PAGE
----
In Germany, suspicion follows growing Muslim population - Kansas City, USA
- In Germany, suspicion follows growing Muslim
BY TOM HUNDLEY
BERLIN - (KRT) - In the converted loft that serves as
his studio, architect Mehmet Bayram unrolls the
blueprints that give form to the new demographic
reality of the German capital.
Bayram has no less than eight new mosque projects on
his drawing board.
"It's better to call them cultural centers since only
about 25 percent of the floor space is for the
mosque," he tells a visitor.
Whatever one chooses to call them, they are
brick-and-mortar markers of a changing urban
landscape. Germany's 3 million Muslims - second only
to France among West European nations - are making
their presence felt in ways that not all Germans find
The past decade has witnessed a surge in the number of
mosques across Germany and other European countries.
Germany has about 2,400 mosques, but more
significantly, Germany's mosques have been emerging
from nondescript storefronts and inconspicuous
basements into more visible and recognizable quarters.
Last year the number of mosques readily identifiable
as such by domes and crescent-topped minarets nearly
doubled from 77 to 141, according to the German
Central Islam Archive, a research group. Most of the
mosques serve Germany's large Turkish population.
"I personally feel it is important that mosques get
out of the backyards and into the open," said Gunter
Piening, who heads the Berlin city office that deals
with integration and migration issues.
"If a group builds a mosque, it shows a will for
integration. When people build their house of God, it
means they feel at home," he said.
But other public officials and many ordinary Germans
worry that the elaborate new mosques will turn Muslim
communities inward and give encouragement to
fundamentalists and radicals.
"The mainstream opinion in this country is still
influenced by Sept. 11," said Stefanie Vogelsang,
deputy mayor of the Berlin borough of Neukoelln.
She was referring to the fact that Mohamed Atta and
the al-Qaida cell that carried out the Sept. 11 terror
attacks hatched their plans in a Hamburg mosque.
Those anxieties were heightened in the wake of the
Madrid train bombings last month. German media
recently reported that an apparent al-Qaida cell
operating out of a small Neukoelln mosque was planning
an attack a year ago with a bomb nearly identical in
design to the ones used in Madrid. Police foiled the
plot and arrested the ringleader, a Tunisian national.
Also, Spanish police last month arrested a Moroccan
resident of Darmstadt, Germany, as a suspect in the
Neukoelln, one of Berlin's most ethnically diverse
districts, has a Muslim population of 75,000. In some
of its neighborhoods, according to Vogelsang, the
number of foreigners enrolled in schools has risen to
98 percent, even though many of the "foreigners" have
Vogelsang said she had observed a dramatic increase in
the number of women wearing headscarves over the past
three or four years and said she feared that mosques
were creating a kind of parallel society outside the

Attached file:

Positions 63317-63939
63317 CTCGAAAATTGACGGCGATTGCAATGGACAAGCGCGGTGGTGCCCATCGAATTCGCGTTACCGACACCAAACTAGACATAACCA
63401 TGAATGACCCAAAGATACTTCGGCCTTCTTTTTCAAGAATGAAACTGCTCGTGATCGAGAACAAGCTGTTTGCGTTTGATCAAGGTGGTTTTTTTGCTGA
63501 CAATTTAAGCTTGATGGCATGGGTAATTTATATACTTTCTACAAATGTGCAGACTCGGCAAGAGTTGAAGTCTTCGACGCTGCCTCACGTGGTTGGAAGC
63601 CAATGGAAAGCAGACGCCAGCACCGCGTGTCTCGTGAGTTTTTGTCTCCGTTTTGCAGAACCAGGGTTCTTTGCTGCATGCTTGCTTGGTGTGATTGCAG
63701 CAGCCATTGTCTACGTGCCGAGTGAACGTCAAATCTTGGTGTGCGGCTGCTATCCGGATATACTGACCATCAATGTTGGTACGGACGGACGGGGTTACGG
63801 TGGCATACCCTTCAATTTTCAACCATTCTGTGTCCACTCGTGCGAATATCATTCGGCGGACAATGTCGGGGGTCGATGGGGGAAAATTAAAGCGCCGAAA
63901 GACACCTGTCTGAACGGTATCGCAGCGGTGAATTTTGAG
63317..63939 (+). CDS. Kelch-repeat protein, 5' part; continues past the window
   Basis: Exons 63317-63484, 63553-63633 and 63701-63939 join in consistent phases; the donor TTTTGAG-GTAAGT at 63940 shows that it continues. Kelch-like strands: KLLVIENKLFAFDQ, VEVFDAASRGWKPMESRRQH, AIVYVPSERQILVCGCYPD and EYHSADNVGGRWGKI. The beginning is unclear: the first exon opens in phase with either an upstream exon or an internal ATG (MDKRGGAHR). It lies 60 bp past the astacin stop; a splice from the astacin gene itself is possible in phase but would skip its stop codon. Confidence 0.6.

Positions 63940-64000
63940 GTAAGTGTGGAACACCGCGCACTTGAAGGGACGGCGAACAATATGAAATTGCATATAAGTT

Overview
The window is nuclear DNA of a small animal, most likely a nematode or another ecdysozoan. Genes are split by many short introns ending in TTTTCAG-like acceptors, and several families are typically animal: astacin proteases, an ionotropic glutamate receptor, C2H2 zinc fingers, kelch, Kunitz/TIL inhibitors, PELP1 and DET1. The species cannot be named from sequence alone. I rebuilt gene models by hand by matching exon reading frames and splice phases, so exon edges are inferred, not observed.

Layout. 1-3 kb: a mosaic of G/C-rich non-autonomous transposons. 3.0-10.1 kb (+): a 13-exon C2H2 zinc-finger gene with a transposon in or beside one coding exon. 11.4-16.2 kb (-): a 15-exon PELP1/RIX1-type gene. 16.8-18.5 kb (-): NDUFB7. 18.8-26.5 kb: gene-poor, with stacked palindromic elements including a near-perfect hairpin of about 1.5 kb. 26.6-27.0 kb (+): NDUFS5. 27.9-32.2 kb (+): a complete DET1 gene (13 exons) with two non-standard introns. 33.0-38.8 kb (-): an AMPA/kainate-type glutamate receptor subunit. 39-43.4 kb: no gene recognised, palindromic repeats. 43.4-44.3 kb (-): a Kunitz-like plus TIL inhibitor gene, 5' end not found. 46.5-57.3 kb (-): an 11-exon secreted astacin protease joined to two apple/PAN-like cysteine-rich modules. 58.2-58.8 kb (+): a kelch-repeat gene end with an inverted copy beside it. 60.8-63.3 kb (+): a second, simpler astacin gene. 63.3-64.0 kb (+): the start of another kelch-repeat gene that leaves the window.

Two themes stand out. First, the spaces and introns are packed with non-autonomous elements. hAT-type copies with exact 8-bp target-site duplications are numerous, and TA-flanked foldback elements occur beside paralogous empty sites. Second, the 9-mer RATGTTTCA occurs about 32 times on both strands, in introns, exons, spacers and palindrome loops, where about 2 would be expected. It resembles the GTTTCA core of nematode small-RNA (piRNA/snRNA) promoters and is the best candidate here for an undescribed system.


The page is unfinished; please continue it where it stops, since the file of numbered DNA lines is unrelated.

"I support the idea of bringing the mosques out of the
backyard, but these people have to respect that
Germany's roots are Christian," she said.
"Everybody in Germany has the right to pursue
happiness in his own way. You can have sex with whom
you want and practice religion as you like," she said.
"But the goal of these Islamic fundamentalists is to
use the legal ways of our democratic country to
actually do away with liberalism and democracy."
Three of the new mosques that Bayram has designed are
planned for Neukoelln, but Vogelsang, who oversees
building projects in the borough, says she will block
construction until she receives more information on
who is funding the projects.
Piening, the immigration official, agreed that the
source of funding was a legitimate concern.
"It's not easy to define who is behind each individual
project. This is where transparency is required. It
has to be similar to the Catholic Church or Protestant
Church," he said.
But he also worried that there was a "xenophobic
aspect" to some of the objections concerning the new
"It has become clear that some people do not want
visible Islam to be integrated into the architecture
of the city ... (and) the effect of this is that the
Muslim community will draw back into itself and not
integrate," he said.
One of the most impressive new mosques in Berlin is
found in a parklike area of Neukoelln adjacent to an
old Turkish cemetery. With its distinctive dome and
towering minarets, it is a replica of the 18th century
Ottoman mosques found throughout Turkey.
Tarkan Akarsu, an engineer who donated his services to
the nearly finished project, said the construction was
paid for entirely by the Turkish community of Germany.
Akarsu is an immigrant from Turkey who came to Berlin
13 years ago.
Bayram, the architect, was not involved in this
project, and his praise is only polite.
"It's very nice, a unique thing for Berlin. People
don't have to travel to Istanbul anymore to see
Ottoman architecture. They can see it here in Berlin,"
Bayram's designs attempt to integrate with the
existing urban landscape.
"The idea is that these buildings are not just for
religious purposes but for social and cultural
purposes also. I see them as a bridge between two
cultures," he said.
Bayram, 41, who immigrated to Germany from Turkey when
he was 10, said that moving mosques out of the shadows
would foster a sense of self-confidence and belonging
among Berlin's 220,000 Muslims.
"Their identification won't be with their (previous)
nationality; it will be a healthy, self-confident
identification with Islam," he said.
"My theory is that every immigrant, sooner or later,
gets into this conflict of two cultures. If he knows
where he comes from, knows his identity, then I think
it is much easier to present himself in the host
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